NCPA lobbies for MTM coverage under Medicare Part D

ALEXANDRIA, Va. — The National Community Pharmacists Association on Wednesday urged U.S. Senators on the Senate Finance Committee to support a proposal — scheduled for a vote as soon as Thursday — intended to expand coverage in the Medicare Part D prescription drug program of medication therapy management programs.

“Community pharmacists are highly trained medication experts and expanding the MTM services that they provide can achieve better health outcomes and lower overall costs,” Douglas Hoey, NCPA CEO said. “The challenges of not adhering to prescription drug therapy are real and expensive, and pharmacist-delivered MTM services can make a world of difference for patients.”

The change is proposed by Sens. Pat Roberts, R-Kan., and Robert Casey, D-Penn., as an amendment to legislation before the Senate committee that would temporarily prevent cuts to Medicare payments to physicians. The Roberts-Casey amendment would require the U.S. Centers for Medicare and Medicaid Services to study whether the coverage of MTM services for patients with one chronic condition would reduce Medicare spending overall through the avoidance of costlier treatments such as hospitalizations. If CMS determines that the expansion in coverage would lower costs, then the expansion of MTM coverage would be required. Currently, only those patients suffering from specific multiple chronic conditions are eligible for MTM services.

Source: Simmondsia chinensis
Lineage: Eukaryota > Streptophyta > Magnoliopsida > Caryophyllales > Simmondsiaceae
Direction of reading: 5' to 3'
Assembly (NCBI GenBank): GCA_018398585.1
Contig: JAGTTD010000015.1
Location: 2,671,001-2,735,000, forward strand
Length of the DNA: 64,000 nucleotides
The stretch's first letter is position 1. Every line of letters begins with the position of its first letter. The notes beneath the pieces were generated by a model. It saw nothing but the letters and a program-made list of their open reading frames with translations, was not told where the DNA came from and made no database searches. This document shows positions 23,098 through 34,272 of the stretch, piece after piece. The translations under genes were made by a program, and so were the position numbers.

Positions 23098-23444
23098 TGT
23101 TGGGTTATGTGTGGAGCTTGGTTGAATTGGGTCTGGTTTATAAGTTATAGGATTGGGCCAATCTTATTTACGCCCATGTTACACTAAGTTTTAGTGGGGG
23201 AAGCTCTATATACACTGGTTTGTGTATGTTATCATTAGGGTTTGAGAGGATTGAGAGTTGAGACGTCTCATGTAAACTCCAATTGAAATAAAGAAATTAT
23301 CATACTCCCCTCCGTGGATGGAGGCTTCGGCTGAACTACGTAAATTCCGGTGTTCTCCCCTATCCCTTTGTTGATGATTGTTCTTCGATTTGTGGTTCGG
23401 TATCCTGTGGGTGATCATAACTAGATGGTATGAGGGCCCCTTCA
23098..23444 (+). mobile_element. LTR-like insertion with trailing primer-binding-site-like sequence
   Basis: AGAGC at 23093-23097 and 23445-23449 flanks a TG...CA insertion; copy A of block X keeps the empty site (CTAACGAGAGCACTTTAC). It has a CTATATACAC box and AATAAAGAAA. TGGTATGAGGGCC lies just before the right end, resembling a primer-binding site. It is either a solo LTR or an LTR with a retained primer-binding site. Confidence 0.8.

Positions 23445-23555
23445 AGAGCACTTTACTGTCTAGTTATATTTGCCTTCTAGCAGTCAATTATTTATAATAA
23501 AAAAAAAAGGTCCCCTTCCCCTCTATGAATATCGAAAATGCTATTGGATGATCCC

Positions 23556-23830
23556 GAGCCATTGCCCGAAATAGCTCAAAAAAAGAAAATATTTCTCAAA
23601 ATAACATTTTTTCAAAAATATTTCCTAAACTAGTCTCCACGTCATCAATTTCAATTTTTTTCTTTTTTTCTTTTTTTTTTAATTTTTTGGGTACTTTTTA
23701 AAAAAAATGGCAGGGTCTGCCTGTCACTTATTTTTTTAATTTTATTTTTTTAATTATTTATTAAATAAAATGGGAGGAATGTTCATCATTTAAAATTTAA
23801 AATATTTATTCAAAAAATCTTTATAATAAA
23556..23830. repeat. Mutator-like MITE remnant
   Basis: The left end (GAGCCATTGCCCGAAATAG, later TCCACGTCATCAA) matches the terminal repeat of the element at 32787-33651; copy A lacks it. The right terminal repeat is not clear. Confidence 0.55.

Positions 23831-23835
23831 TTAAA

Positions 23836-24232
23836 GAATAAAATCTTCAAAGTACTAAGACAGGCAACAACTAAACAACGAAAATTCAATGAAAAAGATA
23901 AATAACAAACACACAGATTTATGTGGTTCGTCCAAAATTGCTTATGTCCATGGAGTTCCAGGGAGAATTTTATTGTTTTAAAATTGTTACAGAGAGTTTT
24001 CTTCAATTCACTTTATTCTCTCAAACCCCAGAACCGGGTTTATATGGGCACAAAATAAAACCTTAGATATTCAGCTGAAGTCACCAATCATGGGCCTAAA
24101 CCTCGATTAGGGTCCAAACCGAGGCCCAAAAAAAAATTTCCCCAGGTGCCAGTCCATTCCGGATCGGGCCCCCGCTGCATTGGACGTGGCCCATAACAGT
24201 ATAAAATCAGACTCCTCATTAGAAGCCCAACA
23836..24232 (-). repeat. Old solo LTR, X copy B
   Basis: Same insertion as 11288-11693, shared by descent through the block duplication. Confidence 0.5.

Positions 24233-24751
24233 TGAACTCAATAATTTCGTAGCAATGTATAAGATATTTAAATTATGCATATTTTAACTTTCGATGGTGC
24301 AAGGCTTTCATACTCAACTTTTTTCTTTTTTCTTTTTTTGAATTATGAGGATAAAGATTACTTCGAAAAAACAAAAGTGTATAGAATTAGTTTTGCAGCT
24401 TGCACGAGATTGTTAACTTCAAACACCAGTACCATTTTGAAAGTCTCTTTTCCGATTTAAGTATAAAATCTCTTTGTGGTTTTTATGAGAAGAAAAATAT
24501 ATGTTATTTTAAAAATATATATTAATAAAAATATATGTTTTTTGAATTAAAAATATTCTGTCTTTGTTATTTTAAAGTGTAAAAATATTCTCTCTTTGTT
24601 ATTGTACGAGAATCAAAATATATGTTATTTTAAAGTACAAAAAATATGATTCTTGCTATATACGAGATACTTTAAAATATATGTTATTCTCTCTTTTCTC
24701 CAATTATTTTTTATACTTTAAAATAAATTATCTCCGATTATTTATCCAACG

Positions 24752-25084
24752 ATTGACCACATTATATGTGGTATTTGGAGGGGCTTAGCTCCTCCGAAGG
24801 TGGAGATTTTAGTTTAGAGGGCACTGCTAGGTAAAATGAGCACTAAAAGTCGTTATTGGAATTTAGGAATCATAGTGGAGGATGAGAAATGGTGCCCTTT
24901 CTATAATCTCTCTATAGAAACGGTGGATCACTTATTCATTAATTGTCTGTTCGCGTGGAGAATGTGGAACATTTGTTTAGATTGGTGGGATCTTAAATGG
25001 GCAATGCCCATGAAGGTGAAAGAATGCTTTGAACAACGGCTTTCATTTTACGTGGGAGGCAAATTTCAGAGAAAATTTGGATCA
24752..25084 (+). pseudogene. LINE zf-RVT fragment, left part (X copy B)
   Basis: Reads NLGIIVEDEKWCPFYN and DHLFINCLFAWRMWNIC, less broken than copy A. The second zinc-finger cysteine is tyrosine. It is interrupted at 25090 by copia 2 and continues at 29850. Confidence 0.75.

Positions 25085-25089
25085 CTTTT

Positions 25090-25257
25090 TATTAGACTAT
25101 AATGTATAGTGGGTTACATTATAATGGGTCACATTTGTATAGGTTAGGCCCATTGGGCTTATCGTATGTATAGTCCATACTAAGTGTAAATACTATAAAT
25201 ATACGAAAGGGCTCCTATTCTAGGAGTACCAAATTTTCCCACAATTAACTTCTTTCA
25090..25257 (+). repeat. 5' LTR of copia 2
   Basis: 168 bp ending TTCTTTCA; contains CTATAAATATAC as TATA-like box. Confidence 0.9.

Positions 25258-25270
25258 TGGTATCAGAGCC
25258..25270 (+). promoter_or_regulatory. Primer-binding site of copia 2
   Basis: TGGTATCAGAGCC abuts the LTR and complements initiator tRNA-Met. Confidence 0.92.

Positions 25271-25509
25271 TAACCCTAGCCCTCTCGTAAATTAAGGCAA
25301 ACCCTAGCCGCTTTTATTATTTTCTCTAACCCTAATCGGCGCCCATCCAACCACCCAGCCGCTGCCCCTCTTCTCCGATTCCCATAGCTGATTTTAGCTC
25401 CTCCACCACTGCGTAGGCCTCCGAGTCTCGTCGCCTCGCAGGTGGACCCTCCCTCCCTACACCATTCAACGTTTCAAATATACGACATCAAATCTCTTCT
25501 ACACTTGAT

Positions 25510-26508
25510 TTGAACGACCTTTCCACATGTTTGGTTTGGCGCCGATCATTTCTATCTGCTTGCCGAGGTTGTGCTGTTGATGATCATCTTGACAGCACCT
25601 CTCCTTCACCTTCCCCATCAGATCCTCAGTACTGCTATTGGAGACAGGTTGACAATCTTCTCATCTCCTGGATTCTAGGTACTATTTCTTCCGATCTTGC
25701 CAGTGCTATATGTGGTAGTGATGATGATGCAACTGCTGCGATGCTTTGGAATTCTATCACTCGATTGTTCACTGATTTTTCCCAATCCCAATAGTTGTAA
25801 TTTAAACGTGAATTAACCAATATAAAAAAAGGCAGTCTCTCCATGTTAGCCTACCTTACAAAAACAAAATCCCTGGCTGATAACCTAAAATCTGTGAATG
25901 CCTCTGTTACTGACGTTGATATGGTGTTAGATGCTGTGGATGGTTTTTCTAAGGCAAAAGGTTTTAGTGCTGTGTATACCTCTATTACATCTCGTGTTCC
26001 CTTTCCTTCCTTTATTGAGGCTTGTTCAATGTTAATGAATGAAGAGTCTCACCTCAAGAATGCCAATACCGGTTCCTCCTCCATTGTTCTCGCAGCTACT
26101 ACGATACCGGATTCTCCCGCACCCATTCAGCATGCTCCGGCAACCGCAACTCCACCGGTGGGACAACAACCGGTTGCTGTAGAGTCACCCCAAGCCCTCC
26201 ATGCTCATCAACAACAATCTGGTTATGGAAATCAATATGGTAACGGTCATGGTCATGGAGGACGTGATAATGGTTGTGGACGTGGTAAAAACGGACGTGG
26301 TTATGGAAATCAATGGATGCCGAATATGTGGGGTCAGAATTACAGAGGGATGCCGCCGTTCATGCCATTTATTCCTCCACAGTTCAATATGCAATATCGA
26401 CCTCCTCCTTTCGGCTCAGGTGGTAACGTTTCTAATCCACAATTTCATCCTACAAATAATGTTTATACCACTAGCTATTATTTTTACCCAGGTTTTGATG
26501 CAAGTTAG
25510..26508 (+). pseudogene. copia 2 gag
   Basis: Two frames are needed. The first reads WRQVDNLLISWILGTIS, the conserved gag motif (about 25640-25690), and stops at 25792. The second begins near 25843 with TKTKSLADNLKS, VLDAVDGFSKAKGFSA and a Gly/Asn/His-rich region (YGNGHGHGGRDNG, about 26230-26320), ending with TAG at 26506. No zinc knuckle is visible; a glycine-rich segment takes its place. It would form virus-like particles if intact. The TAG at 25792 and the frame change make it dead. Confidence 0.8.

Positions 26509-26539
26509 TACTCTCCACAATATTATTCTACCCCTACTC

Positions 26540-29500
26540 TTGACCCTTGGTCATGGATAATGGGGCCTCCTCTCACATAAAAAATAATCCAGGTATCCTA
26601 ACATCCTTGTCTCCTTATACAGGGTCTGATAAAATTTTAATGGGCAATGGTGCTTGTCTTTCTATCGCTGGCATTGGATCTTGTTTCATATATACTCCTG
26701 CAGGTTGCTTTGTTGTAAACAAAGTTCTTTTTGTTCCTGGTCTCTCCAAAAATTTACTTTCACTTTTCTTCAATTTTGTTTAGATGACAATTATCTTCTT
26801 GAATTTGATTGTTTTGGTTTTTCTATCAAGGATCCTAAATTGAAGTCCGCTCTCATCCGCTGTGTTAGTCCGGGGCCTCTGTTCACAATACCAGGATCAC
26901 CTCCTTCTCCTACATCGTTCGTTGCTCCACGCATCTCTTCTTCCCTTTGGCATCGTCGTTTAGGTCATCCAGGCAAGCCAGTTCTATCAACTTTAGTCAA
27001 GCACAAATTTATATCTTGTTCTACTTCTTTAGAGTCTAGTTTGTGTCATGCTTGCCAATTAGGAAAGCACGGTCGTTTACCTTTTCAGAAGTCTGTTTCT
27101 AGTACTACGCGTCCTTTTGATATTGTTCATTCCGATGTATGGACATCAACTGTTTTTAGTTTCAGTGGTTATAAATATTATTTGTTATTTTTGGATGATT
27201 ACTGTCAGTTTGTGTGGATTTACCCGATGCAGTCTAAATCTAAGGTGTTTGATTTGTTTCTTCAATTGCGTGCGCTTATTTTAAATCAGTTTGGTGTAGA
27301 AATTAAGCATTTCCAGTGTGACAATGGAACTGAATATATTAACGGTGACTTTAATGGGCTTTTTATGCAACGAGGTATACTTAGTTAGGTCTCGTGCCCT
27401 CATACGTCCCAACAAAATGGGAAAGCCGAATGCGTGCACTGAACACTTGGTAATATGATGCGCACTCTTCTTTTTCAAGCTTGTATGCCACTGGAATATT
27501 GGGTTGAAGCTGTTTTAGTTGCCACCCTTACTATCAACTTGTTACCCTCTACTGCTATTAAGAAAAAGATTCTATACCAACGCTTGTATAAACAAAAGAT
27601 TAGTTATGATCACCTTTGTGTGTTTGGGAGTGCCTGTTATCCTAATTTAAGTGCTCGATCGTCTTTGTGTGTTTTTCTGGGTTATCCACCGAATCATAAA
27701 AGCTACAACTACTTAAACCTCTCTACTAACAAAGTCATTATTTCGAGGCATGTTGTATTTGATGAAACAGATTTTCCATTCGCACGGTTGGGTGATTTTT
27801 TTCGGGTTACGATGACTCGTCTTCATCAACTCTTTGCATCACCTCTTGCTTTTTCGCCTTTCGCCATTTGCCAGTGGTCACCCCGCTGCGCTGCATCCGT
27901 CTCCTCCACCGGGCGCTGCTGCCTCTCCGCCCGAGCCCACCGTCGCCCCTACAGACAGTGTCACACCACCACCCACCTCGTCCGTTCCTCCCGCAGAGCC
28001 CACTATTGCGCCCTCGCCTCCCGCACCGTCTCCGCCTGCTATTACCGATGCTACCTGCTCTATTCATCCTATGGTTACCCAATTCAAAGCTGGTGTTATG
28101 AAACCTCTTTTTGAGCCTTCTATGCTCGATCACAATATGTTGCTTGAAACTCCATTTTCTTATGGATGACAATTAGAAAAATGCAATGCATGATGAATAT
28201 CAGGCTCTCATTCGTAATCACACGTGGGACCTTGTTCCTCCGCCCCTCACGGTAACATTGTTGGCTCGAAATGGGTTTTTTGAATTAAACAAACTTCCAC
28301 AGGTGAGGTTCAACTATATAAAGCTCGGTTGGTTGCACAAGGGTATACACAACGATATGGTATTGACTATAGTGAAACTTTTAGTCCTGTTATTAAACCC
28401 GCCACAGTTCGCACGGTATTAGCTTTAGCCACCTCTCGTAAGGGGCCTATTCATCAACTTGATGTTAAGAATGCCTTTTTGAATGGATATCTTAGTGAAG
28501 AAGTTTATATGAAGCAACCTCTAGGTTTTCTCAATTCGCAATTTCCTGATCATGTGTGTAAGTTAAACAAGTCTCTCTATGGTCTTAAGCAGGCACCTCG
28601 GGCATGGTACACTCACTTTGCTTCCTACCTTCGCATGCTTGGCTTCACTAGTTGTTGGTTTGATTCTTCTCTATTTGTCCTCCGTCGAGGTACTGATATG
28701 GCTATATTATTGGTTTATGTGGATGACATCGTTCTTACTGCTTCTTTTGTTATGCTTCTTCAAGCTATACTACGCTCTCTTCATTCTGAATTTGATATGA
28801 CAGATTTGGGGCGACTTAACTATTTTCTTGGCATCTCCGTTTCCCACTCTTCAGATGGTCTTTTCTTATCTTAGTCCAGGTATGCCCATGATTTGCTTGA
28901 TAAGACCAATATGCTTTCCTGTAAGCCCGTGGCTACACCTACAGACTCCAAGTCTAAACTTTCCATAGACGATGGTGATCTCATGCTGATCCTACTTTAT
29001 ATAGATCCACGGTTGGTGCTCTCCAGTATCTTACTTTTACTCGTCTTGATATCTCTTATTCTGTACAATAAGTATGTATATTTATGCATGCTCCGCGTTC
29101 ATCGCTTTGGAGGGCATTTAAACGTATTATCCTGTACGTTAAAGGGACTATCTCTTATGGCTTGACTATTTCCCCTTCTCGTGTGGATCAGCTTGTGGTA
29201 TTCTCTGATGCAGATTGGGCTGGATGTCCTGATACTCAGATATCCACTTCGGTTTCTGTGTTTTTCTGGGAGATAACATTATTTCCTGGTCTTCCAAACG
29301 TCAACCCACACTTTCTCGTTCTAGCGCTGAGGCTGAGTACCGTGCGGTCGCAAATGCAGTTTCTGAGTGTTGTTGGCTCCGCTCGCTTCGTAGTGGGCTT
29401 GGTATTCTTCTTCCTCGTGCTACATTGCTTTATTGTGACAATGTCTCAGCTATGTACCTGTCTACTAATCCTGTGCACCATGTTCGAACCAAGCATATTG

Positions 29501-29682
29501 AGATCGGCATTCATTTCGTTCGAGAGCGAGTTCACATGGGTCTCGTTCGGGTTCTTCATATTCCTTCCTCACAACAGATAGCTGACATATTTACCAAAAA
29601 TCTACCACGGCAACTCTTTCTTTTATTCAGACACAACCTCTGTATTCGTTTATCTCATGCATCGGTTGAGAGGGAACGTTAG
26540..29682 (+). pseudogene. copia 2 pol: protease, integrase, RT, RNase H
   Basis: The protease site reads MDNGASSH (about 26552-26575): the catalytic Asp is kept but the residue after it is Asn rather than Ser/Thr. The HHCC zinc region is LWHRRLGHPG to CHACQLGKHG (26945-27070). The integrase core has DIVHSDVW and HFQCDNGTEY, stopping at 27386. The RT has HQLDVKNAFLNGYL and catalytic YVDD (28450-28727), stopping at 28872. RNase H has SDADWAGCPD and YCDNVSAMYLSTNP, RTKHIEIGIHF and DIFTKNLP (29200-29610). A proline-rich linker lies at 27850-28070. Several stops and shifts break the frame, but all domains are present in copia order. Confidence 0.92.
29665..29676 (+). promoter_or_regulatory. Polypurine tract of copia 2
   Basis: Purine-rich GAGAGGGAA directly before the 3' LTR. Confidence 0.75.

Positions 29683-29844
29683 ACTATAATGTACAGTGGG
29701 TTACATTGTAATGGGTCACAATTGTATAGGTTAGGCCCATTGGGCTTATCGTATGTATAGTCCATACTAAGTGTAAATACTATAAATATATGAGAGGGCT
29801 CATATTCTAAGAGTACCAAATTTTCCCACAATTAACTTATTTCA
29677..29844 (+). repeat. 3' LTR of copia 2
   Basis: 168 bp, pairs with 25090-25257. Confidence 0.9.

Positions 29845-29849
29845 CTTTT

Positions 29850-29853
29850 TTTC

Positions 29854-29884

Research indicates that the cost savings from MTM can be significant. One Minnesota study found a 12-to-1 return-on-investment for MTM.  In North Carolina, MTM programs helping seniors produced a 13-to-1 return.  

MTM involves pharmacists working with patients to review and monitor their medication plan to maximize its effectiveness and avoid potential health problems, ultimately helping to reduce costs in the long run.  

The Roberts-Casey amendment stems from bipartisan legislation (S. 557, the Medication Therapy Management Empowerment Act) introduced by Sen. Kay Hagan, D-N.C., and cosponsored by Casey, Roberts and 28 other senators.

 

 

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